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Let $A$ be a $m \times m$ matrix. Show that there exists a $m \times m$ positive definite matrix $B$ such that $B - A^H B A \succ 0$ if the spectral radius $\rho(A) < 1$


Let $B= B^{1/2}B^{1/2}$, if we want to show $B-A^HBA$ is PD, it equivalents to show that

$$B^{-1/2}(B-A^HBA)B^{-1/2}= I-B^{-1/2}A^HB^{1/2}B^{1/2}AB^{-1/2}$$

is positive definite. Then, let $C = B^{1/2}AB^{-1/2}$, and $A$, $C$ are similar to each other, it equivalents to show that $I-C^HC$ is positive definite. Then, we only need to show that $$\lambda_i \left( C^H C \right) < 1$$ but I don't know how to prove the last inequality since $C$ is not Hermitian.

Could you please give me some ideas?

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If $\rho(A)<1,$ then for any matrix norm $\lim_{k\to \infty} \|A^k\| = 0.$ In particular, this is true for the operator norm, and it is also easy to see (using the Jordan decomposition) that the convergence is eventually monotonic. So, pick $B = \sum_{j=0}^k(A^j)^H A^j$ for $k$ large enough.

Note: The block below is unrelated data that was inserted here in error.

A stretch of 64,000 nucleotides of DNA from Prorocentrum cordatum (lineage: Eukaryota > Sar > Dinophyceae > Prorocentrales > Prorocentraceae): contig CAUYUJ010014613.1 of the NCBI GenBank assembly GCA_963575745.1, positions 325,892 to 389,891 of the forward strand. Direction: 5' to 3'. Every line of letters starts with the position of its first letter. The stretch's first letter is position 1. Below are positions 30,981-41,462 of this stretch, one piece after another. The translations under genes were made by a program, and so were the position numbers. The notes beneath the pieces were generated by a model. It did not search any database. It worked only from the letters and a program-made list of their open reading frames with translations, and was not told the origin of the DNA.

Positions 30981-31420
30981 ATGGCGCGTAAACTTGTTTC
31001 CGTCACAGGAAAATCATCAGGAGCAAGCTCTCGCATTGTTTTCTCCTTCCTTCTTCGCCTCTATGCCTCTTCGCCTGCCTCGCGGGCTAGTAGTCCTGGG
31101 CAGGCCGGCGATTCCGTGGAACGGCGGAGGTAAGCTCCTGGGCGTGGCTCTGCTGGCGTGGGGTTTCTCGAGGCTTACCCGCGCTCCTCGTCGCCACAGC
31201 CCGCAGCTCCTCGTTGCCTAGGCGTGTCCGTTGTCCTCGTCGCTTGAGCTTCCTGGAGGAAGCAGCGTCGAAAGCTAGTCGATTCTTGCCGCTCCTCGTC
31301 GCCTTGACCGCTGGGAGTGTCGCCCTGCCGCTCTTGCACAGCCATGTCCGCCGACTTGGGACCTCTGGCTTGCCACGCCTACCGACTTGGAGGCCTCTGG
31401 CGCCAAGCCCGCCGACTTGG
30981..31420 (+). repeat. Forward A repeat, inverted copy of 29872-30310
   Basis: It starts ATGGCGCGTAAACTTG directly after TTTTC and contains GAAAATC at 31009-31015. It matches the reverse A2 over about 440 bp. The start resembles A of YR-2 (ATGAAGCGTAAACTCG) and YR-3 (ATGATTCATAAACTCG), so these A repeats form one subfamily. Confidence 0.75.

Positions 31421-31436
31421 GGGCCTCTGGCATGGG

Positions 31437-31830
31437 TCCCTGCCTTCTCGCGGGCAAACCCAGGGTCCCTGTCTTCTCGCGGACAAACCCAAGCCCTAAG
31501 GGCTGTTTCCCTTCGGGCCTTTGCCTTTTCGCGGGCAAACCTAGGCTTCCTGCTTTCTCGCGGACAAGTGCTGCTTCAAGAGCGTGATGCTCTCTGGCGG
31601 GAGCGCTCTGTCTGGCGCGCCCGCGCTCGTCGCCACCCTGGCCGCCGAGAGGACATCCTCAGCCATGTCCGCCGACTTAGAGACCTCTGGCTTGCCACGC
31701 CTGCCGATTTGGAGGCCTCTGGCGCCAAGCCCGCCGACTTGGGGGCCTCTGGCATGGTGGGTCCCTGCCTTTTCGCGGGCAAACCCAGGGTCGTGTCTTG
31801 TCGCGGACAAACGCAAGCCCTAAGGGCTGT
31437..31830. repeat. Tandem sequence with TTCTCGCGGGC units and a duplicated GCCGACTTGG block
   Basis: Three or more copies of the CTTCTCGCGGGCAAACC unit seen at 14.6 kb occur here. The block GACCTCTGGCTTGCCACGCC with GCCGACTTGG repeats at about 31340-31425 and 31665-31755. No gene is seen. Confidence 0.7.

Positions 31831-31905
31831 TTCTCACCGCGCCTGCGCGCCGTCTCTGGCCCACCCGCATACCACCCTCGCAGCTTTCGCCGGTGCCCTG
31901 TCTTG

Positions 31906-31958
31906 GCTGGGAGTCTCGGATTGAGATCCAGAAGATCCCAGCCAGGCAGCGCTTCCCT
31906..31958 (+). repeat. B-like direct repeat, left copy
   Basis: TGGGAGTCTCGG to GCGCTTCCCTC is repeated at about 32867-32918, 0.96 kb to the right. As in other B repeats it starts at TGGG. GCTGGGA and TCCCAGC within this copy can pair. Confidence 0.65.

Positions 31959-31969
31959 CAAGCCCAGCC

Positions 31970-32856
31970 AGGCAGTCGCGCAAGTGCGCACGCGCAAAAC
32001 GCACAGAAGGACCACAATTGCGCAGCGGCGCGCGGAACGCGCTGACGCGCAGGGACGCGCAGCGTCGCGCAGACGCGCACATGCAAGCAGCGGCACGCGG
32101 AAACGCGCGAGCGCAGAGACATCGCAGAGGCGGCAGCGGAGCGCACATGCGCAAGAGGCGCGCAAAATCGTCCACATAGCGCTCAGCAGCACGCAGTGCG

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    $\begingroup$ Your choice of $B$ will make $S:=B-A^HBA=(A^k)^H(I-A^HA)A^k$. It doesn't work when $A$ is singular, because $S$ is singular. It also doesn't work when $A$ is nonsingular, because $S$ is congruent to $I-A^HA$, which is not positive definite when $\|A\|_2\ge1$. $\endgroup$
    – user1551
    Apr 26, 2021 at 14:29

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